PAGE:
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Car Review

Polestar 3 review

£75,900 - £81,500
710
Published: 09 Jun 2024
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‘Pre-production’ test cars had some inconsistencies, but the bones of a really lovely large SUV are all present and correct in the Polestar 3. Less aggressive than the usual SUV trucks, and the better for it

Good stuff

Looks good, drives well and feels spacious, has a defined Polestar ‘feel’ that will appeal

Bad stuff

Early test cars had some gremlins, lack of buttons can be intensely annoying when the touchscreen gets grouchy

Overview

What is it?

A five-seat, full-size (think Porsche Cayenne, BMW X5), pure electric SUV from Chinese-owned Polestar. Premium everything, tonnes of kit, some really quite expressive styling. Initially we’re looking at ‘Launch Edition’ cars, both dual-motor all-wheel drive, both with a 107kWh useable battery.

The ‘base’ is the Long Range Dual Motor from just under £76k, the slightly quicker one the Long Range Dual Motor Performance Pack which gets a mild power/torque bump and some extra ‘Swedish gold’ bits for £4,600 more.That’s 390 miles of WLTP range for the LRDM, 348 for the slightly more power-hungry LRDMPP.

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Sorry for the abbreviations. It’s kind of a slight sidestep from the brashness of a Range Rover or Cayenne, something a little more intellectually gentle. Although it has got a really cool aero wing built into the bonnet. Still, it’s got loads of space and a quality speedy lollop to it, as well as looking great out on the road. Plenty to recommend.

What are you actually getting?

Volvo’s funkier cousin, essentially. Polestar has long been Volvo-adjacent, and the 3 comes under the same Geely parent company. This car shares the same SPA2 (scaleable product architecture) as Volvo’s EX90, a bespoke EV set of bones, but comes as a five-seat only where the Volvo will be a seven-seater.

And it’s pretty striking; a proper EV nose rather than just a blanked off grille, a low roofline, some lovely C-pillar shapes. One of the best quotes from the designer is that he wanted to change the face of the SUV ‘from breathing to seeing’ with the design of the SmartZone ‘face’ - and that makes a lot of sense. It’s not trying to be different for different’s-sake (see Polestar 4 and it’s lack of rear window, for reference), just feels like a well-executed take on something that’s not as punchy as a Cayenne or BMW X5.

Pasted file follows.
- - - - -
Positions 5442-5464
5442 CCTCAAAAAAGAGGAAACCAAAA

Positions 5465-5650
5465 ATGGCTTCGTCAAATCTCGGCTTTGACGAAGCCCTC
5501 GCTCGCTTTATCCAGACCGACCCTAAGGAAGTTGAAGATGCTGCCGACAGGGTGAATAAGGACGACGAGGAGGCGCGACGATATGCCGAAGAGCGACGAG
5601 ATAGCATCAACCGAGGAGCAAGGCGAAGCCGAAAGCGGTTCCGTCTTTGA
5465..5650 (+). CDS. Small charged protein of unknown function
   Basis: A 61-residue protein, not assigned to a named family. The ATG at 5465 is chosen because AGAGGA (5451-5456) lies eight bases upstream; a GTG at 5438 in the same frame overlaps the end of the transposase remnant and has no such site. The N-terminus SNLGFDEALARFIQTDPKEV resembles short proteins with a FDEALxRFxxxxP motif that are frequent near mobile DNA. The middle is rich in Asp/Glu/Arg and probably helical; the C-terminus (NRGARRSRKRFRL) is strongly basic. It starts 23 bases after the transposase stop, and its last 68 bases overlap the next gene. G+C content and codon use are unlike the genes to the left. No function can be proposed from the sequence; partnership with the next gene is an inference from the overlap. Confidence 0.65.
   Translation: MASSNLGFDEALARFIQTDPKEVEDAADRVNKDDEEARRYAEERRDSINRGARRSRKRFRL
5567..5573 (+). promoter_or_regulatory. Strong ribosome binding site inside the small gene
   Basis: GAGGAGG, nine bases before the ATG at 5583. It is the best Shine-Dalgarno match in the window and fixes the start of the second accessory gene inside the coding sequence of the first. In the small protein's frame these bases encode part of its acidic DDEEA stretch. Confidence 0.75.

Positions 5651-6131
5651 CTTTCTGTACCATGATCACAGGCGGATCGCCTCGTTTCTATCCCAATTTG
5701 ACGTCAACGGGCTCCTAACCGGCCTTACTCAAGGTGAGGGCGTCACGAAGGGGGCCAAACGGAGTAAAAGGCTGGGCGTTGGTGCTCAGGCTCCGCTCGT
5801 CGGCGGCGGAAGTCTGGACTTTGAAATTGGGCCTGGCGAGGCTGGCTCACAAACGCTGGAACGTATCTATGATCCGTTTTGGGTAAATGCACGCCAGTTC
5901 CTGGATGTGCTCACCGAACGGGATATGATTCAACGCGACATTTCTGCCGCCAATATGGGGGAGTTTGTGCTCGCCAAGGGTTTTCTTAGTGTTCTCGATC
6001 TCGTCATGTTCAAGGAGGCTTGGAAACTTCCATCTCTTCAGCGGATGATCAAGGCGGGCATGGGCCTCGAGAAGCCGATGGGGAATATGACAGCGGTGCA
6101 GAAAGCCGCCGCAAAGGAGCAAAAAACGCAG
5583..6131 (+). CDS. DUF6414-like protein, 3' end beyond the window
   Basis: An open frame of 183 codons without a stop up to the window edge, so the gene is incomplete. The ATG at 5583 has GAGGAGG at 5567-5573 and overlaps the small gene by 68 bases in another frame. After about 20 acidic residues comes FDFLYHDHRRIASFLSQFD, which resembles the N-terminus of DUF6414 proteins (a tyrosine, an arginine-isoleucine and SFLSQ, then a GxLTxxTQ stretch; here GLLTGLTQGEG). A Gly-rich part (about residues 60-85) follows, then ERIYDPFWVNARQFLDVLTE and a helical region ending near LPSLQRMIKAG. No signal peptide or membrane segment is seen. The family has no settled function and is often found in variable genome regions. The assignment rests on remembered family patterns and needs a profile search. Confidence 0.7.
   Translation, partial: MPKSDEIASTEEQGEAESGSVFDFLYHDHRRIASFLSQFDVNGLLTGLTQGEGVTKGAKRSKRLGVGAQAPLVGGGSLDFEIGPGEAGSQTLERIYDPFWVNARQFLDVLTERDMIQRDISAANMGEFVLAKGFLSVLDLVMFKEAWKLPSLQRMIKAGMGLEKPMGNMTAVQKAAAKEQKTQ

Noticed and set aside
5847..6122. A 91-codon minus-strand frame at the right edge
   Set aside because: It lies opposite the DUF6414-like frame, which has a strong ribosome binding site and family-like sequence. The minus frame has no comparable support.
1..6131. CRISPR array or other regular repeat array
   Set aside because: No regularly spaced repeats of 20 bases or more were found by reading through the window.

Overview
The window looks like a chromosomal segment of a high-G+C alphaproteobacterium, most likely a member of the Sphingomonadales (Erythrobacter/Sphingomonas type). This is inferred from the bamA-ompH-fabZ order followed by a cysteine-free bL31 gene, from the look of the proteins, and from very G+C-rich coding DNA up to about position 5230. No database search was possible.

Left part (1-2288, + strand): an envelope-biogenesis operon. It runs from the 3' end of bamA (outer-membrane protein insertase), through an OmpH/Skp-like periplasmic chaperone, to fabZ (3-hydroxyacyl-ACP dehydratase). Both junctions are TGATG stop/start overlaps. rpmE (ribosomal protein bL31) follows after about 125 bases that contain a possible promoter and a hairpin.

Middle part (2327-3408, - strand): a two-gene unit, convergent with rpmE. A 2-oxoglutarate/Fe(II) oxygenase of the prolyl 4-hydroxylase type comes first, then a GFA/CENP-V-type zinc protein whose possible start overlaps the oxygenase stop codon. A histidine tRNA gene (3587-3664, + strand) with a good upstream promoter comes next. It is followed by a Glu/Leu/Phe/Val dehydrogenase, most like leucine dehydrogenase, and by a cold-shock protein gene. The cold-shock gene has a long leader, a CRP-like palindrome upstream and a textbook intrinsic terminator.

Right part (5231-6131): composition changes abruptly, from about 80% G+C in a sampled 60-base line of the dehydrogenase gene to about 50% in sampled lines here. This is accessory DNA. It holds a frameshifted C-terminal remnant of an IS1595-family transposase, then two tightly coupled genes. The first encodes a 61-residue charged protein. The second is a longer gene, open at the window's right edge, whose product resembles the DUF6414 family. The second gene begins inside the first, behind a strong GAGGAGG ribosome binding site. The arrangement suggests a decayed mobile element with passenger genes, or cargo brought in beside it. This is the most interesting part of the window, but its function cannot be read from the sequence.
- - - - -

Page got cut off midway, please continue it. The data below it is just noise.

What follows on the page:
The - mostly recycled - interior is techy, spacious and lovely, the driving experience rapid but calm. There’s torque vectoring via brakes for the rear axle, air suspension, a variety of adaptive systems and loads of advanced driver assistance. Plus lots of space. After the über-niche hybrid that was the Polestar 1, the company has been fighting for market share with essentially a single model, the 2, and the 3 feels like a natural next step, both sequentially and in terms of offering Polestar product in another big-selling market.

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Polestar. Comes across as lightly sporty and eco-conscious. Is this more of the same?

A little more than that. The 3 might be a full-size SUV, but it doesn’t present as particularly in-your-face or blocky. The roofline is low (1,614mm), the general design clean and neat. It looks great with the contrasting body cladding in a lighter colour, less so without or in, say, black, where you lose all the definition. It’s simply not a threatening car. It’s long and decently wide, but not imposing.

It’s also not slow, so the slightly sporty thing is covered; the base Long Range Dual Motor has 483bhp/620lb ft and can hit the 62mph benchmark in 5.0-seconds flat, the Performance Pack car with 510bhp/671lb ft some 4.7 seconds. That’s rapid for a big, 2.6-tonne SUV thing. Plus it’s got lots of dynamic tweaks to try and make it feel a little more nimble, but more detail on those in the Driving section.

The one thing it does major on is being conscious of its own manufacture and sustainability. Recyclability, whole-life CO2 debt, reclaimed materials - Polestar is really leaning into the game here, and it will appeal to a lot of people. TG liked it a lot, though these early cars did suffer some wayward electrics which mean it doesn’t get a higher score.

What's the verdict?

A solid effort from Polestar, and one you should try if the usual brands are beginning to grate

We were warned that these Polestar 3s were pre-production models and they did suffer from some electrical inconsistencies which have lost them a point (see the ‘Driving’ section). But the fact remains that the Polestar 3 feels like a natural and useful progression for the brand. It also feels very much like a Polestar - which sounds trite until you think about the fact that Polestar has no real heritage apart from the 2 saloon.

There’s calm and considered exterior design, excellent physical build quality, a conscious and thoughtful manufacture. No, a 2.6-tonne electric SUV isn’t going to save the environment, but if it has to exist, you might as well be careful about how you do it. The interiors could do with less reliance on touchscreen elements and a few more well-judged buttons, but generally it feels expertly premium without being flashy or overblown.

It also drives with a kind of calm authority which many people will appreciate - long-legged and comfy, but perfectly capable should you wish to go faster. Again, not necessary for a big SUV, but welcome. It’s a solid effort from Polestar, and one you should try if the usual brands are beginning to grate.

The Rivals

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